Glad to hear that the state Department of Transportation is open to making changes when it comes to allowing signs advising motorists that children with autism live in certain areas.
Parents like Maria Tennant of Lancaster are concerned that her 2-year-old son and others who are “fearless” will run into the street unaware of the dangers.
Tennant wanted advisory signs installed. She was refused by her village government. The bland and appalling reason seems like more government red tape: the federal and state laws provide for signs alerting drivers to children who are blind and hearing impaired. Neither statute includes “autism” signs.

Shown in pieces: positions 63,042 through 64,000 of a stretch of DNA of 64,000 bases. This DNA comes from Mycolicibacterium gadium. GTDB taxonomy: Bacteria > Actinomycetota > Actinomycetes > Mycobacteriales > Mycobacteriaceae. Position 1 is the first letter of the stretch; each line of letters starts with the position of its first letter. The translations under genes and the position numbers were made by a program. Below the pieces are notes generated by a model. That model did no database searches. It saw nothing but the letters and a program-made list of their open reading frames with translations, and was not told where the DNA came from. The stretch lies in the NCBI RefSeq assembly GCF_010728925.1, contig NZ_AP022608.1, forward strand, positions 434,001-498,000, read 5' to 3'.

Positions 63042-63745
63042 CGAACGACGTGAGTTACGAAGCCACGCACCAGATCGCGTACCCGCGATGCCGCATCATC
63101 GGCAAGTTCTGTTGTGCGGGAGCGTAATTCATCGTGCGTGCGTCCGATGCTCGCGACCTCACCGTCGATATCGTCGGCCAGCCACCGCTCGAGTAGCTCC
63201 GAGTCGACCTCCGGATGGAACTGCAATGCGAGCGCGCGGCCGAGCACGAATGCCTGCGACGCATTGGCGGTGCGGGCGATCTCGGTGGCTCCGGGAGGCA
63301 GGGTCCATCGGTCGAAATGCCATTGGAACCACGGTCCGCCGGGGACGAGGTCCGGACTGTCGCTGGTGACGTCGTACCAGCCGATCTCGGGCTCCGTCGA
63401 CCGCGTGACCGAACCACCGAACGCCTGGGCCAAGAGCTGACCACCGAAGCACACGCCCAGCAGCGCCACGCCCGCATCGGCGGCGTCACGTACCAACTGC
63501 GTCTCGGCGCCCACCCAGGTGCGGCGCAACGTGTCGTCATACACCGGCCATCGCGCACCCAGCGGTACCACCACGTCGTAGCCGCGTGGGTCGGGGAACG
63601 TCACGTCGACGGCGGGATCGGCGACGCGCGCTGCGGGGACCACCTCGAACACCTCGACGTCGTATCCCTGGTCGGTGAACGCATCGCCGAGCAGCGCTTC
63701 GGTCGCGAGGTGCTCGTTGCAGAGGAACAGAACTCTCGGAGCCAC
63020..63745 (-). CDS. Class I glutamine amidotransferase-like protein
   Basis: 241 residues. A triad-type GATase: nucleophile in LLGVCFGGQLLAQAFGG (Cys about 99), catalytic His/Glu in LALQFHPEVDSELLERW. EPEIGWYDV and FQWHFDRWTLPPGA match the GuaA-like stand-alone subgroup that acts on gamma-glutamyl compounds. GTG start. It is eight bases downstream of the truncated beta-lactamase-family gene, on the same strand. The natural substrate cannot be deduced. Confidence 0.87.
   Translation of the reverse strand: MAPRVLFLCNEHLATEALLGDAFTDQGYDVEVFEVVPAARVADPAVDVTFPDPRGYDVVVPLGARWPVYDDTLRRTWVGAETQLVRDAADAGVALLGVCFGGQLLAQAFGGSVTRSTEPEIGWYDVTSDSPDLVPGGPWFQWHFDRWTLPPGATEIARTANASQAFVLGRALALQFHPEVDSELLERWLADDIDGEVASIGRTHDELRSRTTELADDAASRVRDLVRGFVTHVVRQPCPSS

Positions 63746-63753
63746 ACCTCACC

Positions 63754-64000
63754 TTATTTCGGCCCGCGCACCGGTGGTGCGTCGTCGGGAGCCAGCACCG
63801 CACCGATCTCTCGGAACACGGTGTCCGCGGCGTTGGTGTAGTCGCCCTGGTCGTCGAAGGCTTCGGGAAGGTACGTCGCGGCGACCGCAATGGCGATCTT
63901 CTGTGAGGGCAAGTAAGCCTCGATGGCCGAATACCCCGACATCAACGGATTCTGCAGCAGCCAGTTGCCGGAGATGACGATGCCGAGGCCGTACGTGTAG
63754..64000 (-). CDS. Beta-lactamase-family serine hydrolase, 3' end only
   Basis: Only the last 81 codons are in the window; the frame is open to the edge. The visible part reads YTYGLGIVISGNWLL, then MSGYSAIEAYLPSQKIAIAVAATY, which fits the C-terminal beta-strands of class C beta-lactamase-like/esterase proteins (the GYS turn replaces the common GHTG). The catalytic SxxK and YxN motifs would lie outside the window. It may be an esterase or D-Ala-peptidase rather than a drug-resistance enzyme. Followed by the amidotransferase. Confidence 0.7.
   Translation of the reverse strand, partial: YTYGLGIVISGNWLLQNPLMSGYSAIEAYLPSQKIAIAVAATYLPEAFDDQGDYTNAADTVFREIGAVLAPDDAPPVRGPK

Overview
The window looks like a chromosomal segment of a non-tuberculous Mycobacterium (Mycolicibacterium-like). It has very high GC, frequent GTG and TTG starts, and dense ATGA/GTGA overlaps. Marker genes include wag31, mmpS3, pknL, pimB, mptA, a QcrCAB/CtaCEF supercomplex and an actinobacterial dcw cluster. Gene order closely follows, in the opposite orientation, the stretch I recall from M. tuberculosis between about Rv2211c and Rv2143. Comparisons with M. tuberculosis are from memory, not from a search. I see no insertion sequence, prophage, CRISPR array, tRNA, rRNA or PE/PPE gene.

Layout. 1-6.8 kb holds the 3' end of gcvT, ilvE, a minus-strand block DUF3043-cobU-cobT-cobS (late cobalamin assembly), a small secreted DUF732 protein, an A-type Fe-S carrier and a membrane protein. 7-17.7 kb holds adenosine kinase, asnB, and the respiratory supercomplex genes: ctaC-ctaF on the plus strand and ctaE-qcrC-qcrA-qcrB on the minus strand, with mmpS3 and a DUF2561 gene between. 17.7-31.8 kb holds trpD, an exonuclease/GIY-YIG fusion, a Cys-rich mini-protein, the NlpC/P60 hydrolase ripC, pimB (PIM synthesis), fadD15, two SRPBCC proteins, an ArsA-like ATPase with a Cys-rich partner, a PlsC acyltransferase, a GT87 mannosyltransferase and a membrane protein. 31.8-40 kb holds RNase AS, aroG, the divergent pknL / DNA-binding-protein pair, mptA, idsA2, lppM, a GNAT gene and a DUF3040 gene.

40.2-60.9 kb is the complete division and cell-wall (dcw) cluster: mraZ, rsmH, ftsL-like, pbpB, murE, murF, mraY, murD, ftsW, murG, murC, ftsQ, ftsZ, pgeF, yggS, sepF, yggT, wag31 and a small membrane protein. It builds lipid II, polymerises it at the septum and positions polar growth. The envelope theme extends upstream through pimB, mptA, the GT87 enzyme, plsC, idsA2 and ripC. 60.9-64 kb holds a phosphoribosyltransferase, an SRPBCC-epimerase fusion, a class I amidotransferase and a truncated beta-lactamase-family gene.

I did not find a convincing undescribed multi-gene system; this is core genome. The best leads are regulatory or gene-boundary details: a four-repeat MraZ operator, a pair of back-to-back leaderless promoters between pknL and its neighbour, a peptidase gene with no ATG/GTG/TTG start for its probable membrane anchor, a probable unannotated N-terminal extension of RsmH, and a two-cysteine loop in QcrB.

Kudos to Assemblywoman Monica Wallace for being determined to work for change. She and her staff discovered that the list of approved signs can be modified, citing the state supplement that accompanies the federal Manual on Uniform Traffic Control Devices. She then contacted Marie Dominguez, commissioner of the state DOT.
More kudos to towns and villages posting such signs despite the law. The Town of Amherst installed a “Child with Autism” sign near the corner of Bailey Avenue and Cambridge Boulevard. Supervisor Brian Kulpa has it exactly right: “Sometimes as a community you need to use prevailing judgment and wisdom.”
A spokeswoman for the state DOT said the department must adhere to the federal Manual on Uniform Control Devices and the New York State Supplement when authorizing highway signs but offered that the department is open to making changes.
When it comes to the safety of children there should be no hesitation. Post the advisory signs. Make it mandatory.